Never Say Dye
Colorful fowl: Not a bright future.
Q: Is dyeing bunnies and baby chickens for Easter against the law in Florida?
A: With the holiday approaching, this question sparks vivid memories for Answer Man: dyeing hard-boiled eggs as a child, then downing a dozen of them after the egg hunt. But dyeing eggs is one thing; subjecting chicks and rabbits to artificial coloring is considered cruel and unusual punishment. That’s why it’s illegal in Florida to dye birds or rabbits of any age, or any animal that’s less than 12 weeks old. Also, it’s against the law to sell a chick, duckling or other fowl under 4 weeks old or a rabbit under two months.
The Florida law has an interesting history. It had been on the books for nearly 50 years until 2012, when a South Florida lawmaker got it changed to allow groomers to dye show dogs, apparently not realizing that chicks and rabbits would be also be affected. Last year, legislators reinstated the ban, including the age provision.
The law is needed not so much because the dyes pose a health hazard to the young animals—there is nontoxic coloring available. Rather, “These defenseless babies are put in a pet shop window and they become impulse buys,’’ says Don Anthony, communications director of the Animal Rights Foundation of Florida. And so they become a child’s pet for a few days, then the family tires of the chick or rabbit, and it soon dies because of rough handling or improper care, Anthony says.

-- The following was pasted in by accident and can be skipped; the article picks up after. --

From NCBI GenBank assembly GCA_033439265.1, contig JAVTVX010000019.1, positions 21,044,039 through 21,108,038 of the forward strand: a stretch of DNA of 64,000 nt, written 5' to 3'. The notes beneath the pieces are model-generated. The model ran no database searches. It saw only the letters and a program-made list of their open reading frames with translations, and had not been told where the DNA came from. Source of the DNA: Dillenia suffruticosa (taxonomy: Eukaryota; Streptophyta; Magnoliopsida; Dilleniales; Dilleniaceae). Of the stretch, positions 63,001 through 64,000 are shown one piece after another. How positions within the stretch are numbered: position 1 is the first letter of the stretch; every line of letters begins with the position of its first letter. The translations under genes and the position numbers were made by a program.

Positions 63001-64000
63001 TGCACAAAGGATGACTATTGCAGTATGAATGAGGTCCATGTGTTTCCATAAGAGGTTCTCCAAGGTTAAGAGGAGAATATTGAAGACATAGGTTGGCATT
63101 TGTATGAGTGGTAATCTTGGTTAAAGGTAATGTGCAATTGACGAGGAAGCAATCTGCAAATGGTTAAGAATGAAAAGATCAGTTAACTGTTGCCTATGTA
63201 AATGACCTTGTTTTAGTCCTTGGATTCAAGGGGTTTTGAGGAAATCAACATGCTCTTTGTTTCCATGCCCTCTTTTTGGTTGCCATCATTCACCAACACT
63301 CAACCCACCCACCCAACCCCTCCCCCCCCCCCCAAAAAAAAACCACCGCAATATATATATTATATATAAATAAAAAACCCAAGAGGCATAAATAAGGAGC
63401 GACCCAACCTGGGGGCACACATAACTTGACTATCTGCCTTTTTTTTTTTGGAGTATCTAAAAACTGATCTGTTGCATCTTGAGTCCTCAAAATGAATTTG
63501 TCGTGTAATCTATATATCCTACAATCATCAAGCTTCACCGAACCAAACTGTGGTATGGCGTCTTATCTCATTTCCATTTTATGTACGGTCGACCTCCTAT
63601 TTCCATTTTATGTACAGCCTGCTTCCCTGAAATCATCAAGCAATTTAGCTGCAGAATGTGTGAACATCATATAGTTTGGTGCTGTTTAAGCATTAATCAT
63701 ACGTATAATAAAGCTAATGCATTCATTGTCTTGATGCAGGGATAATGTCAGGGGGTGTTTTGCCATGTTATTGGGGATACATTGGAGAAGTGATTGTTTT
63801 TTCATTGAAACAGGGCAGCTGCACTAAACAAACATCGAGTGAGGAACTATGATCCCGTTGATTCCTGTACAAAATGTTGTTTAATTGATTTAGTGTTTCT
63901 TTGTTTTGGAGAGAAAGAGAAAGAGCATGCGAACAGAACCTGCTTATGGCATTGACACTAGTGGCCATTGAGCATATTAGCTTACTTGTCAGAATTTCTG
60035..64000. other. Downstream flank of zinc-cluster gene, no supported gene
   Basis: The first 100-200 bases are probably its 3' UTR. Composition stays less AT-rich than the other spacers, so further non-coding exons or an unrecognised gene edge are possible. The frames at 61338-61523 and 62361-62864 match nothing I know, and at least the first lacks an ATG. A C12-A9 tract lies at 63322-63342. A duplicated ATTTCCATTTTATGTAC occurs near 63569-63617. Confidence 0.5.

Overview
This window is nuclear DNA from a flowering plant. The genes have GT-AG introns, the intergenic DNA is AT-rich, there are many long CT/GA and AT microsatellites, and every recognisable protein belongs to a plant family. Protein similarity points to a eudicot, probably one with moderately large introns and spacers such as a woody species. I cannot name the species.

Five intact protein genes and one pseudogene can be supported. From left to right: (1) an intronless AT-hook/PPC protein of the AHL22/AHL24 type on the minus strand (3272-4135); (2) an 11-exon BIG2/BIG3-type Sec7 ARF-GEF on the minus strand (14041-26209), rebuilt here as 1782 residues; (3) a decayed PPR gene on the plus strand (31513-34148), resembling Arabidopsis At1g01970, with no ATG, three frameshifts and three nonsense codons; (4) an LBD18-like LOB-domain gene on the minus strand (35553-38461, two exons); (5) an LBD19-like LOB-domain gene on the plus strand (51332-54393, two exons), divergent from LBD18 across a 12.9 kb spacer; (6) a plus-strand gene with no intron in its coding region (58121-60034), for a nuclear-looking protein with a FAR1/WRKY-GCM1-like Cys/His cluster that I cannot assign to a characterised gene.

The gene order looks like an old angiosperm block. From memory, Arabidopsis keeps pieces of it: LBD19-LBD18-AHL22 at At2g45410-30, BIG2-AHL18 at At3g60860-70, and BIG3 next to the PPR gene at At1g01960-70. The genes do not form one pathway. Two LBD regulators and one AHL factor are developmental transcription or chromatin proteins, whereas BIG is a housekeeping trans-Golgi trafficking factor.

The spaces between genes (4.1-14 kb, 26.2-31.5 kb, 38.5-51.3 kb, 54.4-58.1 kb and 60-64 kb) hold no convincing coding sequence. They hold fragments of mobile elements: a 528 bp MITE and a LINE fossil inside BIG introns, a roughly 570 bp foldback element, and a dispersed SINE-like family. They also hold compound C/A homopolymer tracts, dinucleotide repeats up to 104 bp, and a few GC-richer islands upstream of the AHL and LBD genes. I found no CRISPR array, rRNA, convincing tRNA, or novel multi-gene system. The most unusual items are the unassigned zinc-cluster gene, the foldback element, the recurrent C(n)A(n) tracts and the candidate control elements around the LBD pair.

There is a loophole in the law that allows coloring of dogs. But just know that the other neighborhood pooches are likely having a good chuckle when you dye your pet black and gold for a Knights game.
Q: How did Rosalind Avenue get its name?
A: Here’s a little-known fact about one of Orlando’s best-known downtown streets: It was named after the Rosalind Club, a venerable women’s social club that took its name from the character in Shakespeare’s comedy As You Like It. (Still open to debate is whether our city was named for the hero of that play or for Orlando Reeves, a Seminole Wars soldier who was allegedly buried near Lake Eola.)
The Rosalind Club still exists: Its century-old headquarters is on Rosalind Avenue across from the main library. The club was started in 1894, meeting in its early years in a building on Orange Avenue, where the Angebilt Hotel now stands. The group built its current headquarters in 1916, along what was then known as West Avenue. In 1919, the city changed the name of the road to Rosalind Avenue at the request of club members.
Answer Man welcomes your questions about the Orlando area. Send queries to firstname.lastname@example.org